Boston's Beth Israel Deaconess Medical Center (BIDMC), a teaching hospital of Harvard Medical School, has performed preliminary testing with Google Glass and plans to run a pilot in the medical school's emergency department later this year, according to an article in eWeek.
John D. Halamka, M.D., CIO of BIDMC, hopes to deploy a half-dozen to a dozen Glass devices in emergency rooms as part of the hospital's pilot.
"In an emergency setting, where you have to weed through vast amounts of data and take actions, [while] addressing highest priorities first, Google Glass can help turn the data into wisdom," Halamka is quoted as saying. With its Android-based OS and visual cues, the Google Glass eyewear has the potential to transform how doctors view emergency room dashboards, he said in the article.
Consisting of a pair of glasses which contain a display, a camera, and a microphone, Google Glass runs the Android OS and as a result can support mobile health apps directly on the device. "Because it's an Android phone without the cell, you can basically assume that anything written for an Android phone can run on Google Glass," according to Halamka.
"You've got a half HD display, you've got a microphone, you've got a bone-conduction earphone, you've got accelerometer capability and you've got touch," he said. "Given those APIs, the sophistication of the applications is quite high."
For instance, Halamka asserted that doctors could use the temple touch user interface to scroll through lab and radiology results, such as a patient's electrocardiogram. Google Glass could also aid clinical documentation by providing real-time video of a patient encounter and allowing doctors to record audio and visual cues.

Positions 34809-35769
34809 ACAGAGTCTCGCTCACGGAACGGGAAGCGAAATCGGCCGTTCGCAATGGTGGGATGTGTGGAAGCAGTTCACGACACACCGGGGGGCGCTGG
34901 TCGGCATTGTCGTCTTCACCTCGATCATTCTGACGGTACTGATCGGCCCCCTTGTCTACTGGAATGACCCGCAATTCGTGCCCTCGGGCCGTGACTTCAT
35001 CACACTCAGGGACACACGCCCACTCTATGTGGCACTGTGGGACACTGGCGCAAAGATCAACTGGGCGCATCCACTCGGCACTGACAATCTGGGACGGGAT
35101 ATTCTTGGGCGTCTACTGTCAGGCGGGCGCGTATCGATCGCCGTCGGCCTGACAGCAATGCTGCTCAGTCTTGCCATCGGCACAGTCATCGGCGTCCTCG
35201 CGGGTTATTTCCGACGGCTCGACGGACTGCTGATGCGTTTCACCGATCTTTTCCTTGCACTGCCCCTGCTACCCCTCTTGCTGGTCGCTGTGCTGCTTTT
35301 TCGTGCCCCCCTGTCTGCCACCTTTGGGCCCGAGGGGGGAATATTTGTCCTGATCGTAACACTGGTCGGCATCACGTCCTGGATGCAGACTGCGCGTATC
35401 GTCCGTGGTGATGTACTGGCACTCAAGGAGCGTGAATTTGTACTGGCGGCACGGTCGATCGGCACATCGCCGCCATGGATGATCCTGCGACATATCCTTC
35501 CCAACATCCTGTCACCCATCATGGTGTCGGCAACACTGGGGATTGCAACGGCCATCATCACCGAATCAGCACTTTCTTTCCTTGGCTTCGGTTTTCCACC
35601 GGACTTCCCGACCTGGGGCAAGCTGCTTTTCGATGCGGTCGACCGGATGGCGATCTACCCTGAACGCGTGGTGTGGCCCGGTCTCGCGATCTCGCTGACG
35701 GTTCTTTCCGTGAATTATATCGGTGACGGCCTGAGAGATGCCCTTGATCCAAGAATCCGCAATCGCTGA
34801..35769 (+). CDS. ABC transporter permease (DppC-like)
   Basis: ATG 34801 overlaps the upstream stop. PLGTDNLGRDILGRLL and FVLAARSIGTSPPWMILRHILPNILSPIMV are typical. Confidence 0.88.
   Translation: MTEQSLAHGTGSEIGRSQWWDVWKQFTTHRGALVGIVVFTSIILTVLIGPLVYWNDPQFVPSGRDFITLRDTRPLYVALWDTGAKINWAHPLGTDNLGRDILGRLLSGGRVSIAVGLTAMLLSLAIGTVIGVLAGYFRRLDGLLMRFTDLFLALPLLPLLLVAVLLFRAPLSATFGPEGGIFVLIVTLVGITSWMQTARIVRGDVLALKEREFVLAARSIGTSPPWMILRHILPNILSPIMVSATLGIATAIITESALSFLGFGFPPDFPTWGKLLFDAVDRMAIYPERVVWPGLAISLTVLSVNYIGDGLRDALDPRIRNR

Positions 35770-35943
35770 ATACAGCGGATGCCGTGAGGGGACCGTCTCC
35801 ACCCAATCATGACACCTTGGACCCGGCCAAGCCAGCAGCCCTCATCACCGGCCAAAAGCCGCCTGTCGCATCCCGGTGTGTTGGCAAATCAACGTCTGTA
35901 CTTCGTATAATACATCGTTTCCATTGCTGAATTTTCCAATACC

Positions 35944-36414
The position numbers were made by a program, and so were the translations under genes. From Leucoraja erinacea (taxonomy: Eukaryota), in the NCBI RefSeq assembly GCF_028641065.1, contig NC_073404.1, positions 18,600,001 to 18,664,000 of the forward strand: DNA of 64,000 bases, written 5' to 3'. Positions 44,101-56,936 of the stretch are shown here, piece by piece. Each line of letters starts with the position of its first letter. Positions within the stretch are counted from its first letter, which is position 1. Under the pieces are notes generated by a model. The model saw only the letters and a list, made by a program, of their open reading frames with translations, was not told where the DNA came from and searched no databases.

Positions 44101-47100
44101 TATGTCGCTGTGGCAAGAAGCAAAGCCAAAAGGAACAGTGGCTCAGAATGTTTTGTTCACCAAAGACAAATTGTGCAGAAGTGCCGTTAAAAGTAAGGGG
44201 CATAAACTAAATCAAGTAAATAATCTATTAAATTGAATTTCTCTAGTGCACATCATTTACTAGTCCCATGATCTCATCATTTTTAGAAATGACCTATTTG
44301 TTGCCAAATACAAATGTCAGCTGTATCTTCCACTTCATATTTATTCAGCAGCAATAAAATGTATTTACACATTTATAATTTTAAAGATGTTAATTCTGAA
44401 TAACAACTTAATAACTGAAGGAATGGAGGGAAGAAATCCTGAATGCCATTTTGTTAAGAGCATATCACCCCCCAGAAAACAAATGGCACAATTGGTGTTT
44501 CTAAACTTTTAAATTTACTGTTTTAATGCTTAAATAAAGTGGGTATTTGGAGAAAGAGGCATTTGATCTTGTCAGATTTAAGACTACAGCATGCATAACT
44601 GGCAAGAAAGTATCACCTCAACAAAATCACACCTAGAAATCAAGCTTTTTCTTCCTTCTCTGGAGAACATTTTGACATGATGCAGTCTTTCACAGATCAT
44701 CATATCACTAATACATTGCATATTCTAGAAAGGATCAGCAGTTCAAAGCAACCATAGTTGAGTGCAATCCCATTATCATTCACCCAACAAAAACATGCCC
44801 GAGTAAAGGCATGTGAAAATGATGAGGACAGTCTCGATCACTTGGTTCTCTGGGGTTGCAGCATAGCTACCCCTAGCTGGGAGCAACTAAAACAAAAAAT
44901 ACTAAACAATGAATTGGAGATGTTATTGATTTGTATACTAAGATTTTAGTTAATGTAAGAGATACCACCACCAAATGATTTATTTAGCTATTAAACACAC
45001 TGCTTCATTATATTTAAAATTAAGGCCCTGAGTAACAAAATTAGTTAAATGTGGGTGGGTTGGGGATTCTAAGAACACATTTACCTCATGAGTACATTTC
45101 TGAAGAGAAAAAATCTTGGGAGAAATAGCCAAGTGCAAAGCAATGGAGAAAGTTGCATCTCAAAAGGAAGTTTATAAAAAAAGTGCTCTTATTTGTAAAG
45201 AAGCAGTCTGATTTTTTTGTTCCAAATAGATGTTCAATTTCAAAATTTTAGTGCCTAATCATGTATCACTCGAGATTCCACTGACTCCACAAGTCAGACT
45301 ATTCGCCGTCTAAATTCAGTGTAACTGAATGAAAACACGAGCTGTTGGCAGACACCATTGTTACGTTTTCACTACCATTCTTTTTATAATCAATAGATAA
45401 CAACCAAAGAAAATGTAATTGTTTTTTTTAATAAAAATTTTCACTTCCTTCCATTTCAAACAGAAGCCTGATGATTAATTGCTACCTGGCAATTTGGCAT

Furthermore, an emergency room could make use of Glass by allowing vital signs, triage details and nursing documentation to be viewed on the wearable device, while reducing the awkwardness of a PC getting in the way of patient interaction, according to Halamka.
"Just as the iPad has become the chosen form factor for clinicians today, I can definitely see a day when computing devices are more integrated into the clothing or body of the clinician," wrote Halamka in a July 16 blog post.
In related news, Qualcomm Life and Palomar Health this week announced the launch of Glassomics, a glassware medical incubator that will explore the application of wearable computing in medicine. The collaboration is meant to "foster further industry partnerships in the research and development of potential uses of glassware in healthcare, including augmented reality guided clinical applications, new user experience paradigms for clinical navigation of complex data and physiological monitoring applications."
To learn more:
- read the eWeek article